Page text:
The Impact of Translation: My Reader’s Experience

Different translations of The Tale of Genji:  Suematsu (left),  Seidensticker (middle),  Tyler (right).

As a student of Japanese Studies, concurrently teaching myself Japanese, I have been compelled to contemplate the impact of translation on numerous occasions, and to consider the fact that when I am reading an English-language translation, I am reading not the original work but a text that has already been filtered through the prism of someone else’s (the translator’s) comprehension – dependent on their interpretation, understanding and knowledge of the work and their skill as a translator. All aspects which themselves depend on a multitude of factors, both conscious and subconscious, including the intended audience, the time period they are working in, personal motivation for the translation and the prevailing view regarding the optimal approach to translation. Historically established methods for judging the skilfulness of an English-language translation have emphasised the importance of a ‘fluid translation’ – a translation that reads as if it was originally written in English with fixed meaning, modern vocabulary and continuous syntax [1]. An approach that can lead to disparate texts that are each a product of the historical context of their translation. In order to understand the effect translations can have on a texts’ affective properties, I read three different translations of The Tale of Genji concurrently (reading the same chapter from each translation before moving on to the next one) [2].

The Tale of Genji is an extremely famous Japanese story, written by Murasaki Shikibu at the beginning of the eleventh century [3], that focuses on Heian (794-1185) court life and the exploits of the titular Hikaru Genji. By reading the three different translations of The Tale of Genji concurrently, the blatant differences between the translations highlighted the impact the translator has on the final product. These differences included how certain scenes were interpreted, which scenes were removed altogether, the treatment of poems, where an explanatory footnote was deemed necessary, and the language used. As a reader, it was the latter in particular that determined the quality of my reading experience. Whilst reading the Suematsu translation, I noticed that several English idioms were used, for example, ‘under a surface that is smooth, conceals a current that is deep’ [4], a variation on ‘still waters, run deep’. Similarly, the Waley translation contained time specific terms, such as blue stocking [5]. This anglicisation of the story not only reminded me that the text was a translation but also lessened my enjoyment in general, by breaking the immersive quality of the narrative for me, the reader. Such domestication of the text is a frequent criticism of ‘fluid translations’ and a reason why many have advocated for a more ‘foreignizing’ approach to translation [6], which would retain more of the original language arrangement, syntax and tone in order to reflect more of the native culture. Translations can have a significant impact on the reader’s experience, therefore, for me, the crux of the issue (and wherein lies the extreme difficulty) is that the translator must simultaneously respect the original text and culture, maintain an immersive atmosphere and narrative, whilst employing appropriate language in a readable manner.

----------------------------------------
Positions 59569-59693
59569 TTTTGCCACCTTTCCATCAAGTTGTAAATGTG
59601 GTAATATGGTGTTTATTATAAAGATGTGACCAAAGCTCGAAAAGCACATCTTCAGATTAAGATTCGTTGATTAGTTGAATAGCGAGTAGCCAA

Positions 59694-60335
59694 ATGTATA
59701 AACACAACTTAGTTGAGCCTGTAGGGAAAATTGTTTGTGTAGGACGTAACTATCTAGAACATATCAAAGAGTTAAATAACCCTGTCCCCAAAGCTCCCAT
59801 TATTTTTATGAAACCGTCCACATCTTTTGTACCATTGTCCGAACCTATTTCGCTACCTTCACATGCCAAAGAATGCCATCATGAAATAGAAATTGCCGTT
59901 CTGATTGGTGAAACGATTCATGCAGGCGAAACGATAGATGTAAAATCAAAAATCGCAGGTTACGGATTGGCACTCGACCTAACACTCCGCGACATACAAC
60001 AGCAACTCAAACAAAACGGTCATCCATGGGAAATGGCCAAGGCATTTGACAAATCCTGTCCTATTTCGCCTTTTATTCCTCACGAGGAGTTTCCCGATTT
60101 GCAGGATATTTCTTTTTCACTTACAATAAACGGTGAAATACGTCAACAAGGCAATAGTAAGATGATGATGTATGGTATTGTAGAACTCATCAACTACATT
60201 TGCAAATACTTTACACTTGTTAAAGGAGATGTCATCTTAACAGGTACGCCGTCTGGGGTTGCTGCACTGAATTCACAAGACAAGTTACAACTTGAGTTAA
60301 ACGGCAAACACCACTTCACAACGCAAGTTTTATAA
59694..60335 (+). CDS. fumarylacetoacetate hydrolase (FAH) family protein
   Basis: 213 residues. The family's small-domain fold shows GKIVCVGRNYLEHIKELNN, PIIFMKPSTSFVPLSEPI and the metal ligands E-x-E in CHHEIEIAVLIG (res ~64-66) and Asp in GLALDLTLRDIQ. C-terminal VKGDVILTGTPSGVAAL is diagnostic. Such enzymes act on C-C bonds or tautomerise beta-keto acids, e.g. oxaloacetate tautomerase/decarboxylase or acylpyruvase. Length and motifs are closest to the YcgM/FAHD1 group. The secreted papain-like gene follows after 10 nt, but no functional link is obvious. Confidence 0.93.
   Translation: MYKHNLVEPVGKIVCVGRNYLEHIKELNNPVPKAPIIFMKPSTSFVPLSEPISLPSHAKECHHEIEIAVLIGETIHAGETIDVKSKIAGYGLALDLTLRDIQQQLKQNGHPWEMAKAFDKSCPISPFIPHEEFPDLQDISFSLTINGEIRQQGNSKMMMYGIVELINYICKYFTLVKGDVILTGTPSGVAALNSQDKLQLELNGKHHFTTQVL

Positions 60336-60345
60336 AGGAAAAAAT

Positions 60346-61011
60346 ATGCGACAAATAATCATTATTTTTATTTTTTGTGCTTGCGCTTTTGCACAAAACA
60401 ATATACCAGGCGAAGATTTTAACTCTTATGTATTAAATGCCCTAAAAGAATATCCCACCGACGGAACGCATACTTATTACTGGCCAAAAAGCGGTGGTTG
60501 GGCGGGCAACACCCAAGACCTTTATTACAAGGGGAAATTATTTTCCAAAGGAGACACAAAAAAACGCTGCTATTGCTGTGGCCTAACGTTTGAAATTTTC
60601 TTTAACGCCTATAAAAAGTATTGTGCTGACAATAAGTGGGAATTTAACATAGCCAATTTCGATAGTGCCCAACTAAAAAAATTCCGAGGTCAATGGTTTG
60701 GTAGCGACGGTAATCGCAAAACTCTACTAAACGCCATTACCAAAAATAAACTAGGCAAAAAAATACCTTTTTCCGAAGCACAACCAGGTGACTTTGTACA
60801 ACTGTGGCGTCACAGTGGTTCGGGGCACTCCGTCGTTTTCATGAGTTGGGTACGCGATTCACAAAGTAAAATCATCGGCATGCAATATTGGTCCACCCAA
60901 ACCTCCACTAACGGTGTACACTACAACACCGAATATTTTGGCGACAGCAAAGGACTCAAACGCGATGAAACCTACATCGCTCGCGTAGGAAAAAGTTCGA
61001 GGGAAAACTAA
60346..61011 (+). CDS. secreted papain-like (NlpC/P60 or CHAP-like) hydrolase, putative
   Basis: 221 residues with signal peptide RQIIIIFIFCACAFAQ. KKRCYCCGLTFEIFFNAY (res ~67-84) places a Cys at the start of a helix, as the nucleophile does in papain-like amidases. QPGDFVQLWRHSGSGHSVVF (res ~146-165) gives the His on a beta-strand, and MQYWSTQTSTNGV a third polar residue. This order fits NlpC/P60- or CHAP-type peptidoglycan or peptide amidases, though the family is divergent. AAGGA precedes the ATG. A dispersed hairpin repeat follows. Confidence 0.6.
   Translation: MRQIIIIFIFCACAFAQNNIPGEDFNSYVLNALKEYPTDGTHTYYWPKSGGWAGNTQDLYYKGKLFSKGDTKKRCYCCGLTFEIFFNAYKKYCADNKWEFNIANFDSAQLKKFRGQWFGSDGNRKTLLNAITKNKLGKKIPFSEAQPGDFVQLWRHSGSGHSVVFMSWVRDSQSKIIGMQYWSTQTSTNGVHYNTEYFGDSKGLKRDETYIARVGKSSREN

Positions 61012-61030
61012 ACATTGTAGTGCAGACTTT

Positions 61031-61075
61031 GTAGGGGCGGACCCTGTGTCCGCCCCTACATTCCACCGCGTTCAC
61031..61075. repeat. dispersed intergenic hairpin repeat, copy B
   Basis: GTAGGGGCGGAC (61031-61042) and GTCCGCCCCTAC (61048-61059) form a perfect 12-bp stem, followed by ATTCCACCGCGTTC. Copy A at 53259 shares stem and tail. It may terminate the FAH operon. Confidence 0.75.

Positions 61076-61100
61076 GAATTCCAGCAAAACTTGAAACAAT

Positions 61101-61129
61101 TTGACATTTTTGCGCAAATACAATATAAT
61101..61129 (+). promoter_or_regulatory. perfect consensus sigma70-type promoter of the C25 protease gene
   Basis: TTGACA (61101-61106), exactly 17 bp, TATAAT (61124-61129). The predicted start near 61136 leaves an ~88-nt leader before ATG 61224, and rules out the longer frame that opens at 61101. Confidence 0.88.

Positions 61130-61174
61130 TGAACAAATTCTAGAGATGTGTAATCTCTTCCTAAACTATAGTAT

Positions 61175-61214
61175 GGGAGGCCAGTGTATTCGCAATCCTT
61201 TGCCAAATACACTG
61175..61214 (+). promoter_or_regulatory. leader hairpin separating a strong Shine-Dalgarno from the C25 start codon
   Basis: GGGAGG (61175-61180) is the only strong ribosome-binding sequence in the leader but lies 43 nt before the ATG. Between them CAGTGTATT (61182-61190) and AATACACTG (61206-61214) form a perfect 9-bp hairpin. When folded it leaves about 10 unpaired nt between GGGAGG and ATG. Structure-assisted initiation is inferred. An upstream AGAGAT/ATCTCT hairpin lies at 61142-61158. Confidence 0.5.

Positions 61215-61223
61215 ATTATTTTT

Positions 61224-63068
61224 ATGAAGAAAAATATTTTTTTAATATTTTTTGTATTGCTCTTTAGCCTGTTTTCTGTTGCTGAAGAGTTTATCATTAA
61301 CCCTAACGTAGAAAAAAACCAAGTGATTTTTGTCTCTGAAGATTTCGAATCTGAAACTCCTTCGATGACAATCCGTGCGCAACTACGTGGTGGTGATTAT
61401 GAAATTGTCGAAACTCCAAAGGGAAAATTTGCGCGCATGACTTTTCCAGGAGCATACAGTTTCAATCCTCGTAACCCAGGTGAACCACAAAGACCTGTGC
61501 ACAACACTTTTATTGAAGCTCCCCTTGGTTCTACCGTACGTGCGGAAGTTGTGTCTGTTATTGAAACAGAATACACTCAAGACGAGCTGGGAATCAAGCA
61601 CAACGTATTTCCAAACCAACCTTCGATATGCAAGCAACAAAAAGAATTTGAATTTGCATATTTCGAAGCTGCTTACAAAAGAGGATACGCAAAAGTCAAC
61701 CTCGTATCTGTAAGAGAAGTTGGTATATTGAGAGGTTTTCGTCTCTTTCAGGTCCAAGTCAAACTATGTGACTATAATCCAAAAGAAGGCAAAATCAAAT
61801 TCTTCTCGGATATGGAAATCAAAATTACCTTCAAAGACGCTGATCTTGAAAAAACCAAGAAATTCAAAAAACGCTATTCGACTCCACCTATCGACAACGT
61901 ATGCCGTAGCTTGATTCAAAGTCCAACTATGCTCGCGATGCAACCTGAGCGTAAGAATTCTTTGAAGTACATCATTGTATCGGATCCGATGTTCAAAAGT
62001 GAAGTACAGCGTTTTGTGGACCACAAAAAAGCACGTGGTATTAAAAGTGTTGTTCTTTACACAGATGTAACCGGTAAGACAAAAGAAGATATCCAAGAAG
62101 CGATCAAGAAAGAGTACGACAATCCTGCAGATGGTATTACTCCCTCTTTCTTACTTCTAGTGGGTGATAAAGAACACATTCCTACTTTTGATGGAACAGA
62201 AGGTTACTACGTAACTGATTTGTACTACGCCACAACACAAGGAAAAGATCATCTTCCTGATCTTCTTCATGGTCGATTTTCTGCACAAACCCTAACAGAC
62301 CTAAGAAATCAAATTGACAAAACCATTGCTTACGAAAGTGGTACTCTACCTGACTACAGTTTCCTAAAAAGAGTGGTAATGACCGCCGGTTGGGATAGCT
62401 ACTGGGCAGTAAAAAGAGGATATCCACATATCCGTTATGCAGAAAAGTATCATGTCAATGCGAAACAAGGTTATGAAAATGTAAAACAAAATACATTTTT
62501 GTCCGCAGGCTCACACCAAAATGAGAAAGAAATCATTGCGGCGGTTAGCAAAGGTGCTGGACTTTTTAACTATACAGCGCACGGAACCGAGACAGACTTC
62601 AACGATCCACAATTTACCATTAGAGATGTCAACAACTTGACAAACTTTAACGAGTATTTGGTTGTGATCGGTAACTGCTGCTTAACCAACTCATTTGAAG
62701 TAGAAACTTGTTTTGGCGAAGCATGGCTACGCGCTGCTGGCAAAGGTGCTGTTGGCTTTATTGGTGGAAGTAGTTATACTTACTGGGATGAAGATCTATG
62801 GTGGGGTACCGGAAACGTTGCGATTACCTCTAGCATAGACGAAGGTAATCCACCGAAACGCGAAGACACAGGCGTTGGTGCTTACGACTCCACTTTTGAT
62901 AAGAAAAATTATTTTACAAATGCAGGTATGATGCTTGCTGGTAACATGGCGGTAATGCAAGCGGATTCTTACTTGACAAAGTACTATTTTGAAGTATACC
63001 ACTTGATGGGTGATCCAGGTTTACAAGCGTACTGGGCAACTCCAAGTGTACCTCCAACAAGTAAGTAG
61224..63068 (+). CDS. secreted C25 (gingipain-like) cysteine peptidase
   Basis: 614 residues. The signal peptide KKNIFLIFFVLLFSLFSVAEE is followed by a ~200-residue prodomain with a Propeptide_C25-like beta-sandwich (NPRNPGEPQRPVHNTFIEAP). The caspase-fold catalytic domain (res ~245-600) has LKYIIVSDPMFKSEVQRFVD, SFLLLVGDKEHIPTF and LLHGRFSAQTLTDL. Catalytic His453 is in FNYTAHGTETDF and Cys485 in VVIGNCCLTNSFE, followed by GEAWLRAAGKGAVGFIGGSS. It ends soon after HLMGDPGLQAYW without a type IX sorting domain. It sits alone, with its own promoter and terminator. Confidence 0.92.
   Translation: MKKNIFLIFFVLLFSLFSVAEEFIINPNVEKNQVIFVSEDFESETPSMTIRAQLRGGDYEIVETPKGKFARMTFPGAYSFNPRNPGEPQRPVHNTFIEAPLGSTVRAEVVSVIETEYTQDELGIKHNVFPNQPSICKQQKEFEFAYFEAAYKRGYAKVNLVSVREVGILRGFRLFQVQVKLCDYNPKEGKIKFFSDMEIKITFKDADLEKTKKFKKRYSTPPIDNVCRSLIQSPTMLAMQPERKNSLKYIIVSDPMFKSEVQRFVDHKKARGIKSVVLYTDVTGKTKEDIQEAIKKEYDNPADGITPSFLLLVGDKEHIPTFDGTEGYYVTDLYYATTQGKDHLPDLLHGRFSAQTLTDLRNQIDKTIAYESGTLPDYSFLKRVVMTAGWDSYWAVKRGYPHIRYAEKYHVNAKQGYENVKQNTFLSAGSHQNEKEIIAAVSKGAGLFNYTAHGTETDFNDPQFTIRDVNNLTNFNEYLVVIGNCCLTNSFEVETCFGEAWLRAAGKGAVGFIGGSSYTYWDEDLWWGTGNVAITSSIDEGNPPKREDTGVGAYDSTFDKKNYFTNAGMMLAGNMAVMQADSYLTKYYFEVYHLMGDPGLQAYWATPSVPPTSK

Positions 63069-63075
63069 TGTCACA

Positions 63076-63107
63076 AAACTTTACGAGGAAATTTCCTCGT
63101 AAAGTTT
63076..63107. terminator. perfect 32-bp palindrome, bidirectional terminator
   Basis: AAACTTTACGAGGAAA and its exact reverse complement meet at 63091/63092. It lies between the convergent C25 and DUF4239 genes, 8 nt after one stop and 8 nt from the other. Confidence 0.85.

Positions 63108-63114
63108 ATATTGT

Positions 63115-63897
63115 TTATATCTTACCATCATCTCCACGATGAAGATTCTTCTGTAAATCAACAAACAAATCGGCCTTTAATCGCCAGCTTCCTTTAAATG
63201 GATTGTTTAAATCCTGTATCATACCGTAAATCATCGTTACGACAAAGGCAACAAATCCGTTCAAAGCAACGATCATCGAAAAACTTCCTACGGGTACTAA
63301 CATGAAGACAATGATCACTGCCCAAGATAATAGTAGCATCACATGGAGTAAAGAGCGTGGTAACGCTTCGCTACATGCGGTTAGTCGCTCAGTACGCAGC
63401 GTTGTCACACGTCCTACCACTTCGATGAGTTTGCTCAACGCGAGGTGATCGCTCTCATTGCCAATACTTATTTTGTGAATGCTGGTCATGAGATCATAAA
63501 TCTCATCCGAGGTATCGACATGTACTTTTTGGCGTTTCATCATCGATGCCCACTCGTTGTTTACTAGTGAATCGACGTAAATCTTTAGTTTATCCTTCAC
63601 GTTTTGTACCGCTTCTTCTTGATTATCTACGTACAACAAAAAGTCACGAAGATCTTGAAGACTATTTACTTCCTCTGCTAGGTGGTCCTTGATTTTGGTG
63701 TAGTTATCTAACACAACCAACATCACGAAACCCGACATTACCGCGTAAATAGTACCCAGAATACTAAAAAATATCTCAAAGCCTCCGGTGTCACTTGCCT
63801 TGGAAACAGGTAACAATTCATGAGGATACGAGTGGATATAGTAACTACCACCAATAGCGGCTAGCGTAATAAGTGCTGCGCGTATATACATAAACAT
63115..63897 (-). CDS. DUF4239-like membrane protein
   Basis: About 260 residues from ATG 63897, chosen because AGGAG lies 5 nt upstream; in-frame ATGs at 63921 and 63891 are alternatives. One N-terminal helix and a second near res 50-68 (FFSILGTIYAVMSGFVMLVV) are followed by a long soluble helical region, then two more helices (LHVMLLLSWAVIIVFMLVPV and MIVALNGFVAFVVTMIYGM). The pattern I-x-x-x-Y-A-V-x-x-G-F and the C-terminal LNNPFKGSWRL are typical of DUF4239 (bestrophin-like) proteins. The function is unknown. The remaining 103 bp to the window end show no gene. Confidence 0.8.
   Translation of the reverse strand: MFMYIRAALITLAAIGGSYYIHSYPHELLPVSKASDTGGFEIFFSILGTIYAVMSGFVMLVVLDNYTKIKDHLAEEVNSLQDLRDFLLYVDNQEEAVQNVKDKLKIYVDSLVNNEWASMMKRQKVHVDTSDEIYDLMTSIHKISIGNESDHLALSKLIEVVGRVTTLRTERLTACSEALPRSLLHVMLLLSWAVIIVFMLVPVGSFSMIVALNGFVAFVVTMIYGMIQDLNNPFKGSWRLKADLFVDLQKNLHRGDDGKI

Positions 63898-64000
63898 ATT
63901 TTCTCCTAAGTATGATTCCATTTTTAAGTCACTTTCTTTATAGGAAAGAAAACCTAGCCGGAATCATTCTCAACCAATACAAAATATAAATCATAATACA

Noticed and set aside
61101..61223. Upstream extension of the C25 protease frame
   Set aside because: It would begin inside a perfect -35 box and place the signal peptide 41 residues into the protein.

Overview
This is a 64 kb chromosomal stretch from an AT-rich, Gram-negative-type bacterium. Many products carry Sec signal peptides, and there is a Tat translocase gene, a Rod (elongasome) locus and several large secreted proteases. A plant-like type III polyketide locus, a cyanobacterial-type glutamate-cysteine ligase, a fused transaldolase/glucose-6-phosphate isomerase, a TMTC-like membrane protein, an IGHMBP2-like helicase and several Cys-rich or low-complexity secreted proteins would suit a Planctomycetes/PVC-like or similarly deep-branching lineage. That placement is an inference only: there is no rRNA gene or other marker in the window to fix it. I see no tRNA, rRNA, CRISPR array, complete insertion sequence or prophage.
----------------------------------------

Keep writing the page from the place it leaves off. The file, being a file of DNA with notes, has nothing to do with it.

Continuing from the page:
[1] Lawrence Venuti, The Translator’s Invisibility: A History of Translation (Routledge, 2017).

[2] Murasaki Shikibu, The Tale of Genji, trans. Kencho Suematsu (Tuttle Publishing, 1974); Murasaki Shikibu, The Tale of Genji, trans. Arthur Waley (London: George Allen & Unwin, 1925); Murasaki Shikibu, The Tale of Genji, trans. Royall Tyler (Penguin Group, 2003).